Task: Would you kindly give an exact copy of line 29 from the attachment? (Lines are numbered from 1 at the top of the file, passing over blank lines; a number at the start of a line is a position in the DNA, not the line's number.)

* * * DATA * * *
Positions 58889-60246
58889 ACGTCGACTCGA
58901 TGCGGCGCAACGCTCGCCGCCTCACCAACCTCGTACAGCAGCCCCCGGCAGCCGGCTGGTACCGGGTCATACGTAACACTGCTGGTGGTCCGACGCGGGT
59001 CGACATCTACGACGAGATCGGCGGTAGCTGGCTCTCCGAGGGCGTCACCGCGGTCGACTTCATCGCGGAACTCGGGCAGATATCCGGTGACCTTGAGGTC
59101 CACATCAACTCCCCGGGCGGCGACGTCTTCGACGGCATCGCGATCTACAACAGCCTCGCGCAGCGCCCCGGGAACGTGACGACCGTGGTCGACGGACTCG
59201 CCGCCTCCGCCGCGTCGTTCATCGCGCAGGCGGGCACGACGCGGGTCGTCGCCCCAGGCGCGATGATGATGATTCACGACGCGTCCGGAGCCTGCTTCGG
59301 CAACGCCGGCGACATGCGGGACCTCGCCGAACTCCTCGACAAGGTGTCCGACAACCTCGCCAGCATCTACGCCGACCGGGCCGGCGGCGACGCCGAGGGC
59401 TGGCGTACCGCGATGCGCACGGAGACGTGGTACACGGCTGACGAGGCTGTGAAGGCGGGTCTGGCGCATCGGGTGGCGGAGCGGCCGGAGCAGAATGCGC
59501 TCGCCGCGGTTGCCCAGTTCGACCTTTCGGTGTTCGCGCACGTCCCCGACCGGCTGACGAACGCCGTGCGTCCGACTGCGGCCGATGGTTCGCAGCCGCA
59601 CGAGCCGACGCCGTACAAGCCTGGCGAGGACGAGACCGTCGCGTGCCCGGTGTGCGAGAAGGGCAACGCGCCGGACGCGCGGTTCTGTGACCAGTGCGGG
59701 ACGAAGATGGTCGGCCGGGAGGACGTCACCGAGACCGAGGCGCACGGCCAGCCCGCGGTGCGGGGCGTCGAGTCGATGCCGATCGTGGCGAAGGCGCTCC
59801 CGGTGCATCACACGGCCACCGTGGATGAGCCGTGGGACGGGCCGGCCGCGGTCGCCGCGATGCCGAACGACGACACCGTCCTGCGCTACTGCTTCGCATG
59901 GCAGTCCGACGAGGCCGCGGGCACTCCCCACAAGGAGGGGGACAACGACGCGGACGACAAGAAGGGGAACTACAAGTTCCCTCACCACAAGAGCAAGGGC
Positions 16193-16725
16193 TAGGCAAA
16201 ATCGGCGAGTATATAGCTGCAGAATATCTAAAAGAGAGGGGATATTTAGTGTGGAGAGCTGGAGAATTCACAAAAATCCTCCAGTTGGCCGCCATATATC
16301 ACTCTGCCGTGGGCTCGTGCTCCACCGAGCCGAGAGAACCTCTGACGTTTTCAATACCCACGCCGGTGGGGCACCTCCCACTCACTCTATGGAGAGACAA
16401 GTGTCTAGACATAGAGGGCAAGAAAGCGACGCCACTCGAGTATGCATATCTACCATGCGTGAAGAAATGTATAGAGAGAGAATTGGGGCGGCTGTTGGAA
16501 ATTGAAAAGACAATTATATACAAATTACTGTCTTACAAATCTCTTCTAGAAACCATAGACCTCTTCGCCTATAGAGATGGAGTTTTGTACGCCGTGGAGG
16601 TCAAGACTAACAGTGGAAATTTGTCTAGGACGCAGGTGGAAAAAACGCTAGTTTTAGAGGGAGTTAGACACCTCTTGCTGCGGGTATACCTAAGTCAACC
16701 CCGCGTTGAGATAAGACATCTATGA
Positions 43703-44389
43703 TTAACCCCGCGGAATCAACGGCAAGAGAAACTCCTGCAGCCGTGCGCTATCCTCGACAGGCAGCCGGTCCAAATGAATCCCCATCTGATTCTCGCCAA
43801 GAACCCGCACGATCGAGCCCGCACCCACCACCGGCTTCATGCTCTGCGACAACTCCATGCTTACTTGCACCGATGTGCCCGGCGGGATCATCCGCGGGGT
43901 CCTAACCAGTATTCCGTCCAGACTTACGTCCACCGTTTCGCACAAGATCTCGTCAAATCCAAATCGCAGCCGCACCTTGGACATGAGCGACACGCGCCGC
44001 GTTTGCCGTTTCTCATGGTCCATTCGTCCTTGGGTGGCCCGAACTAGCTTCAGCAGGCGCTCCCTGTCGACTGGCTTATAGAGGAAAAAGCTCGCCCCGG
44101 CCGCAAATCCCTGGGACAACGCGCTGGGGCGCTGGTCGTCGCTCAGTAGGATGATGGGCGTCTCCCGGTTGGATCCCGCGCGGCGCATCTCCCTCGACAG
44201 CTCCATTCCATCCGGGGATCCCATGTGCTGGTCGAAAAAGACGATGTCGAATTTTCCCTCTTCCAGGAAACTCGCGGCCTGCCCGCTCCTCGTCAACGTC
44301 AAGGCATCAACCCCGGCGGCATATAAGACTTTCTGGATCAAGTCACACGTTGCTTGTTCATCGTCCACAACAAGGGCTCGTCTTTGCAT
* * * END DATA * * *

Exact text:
44301 AAGGCATCAACCCCGGCGGCATATAAGACTTTCTGGATCAAGTCACACGTTGCTTGTTCATCGTCCACAACAAGGGCTCGTCTTTGCAT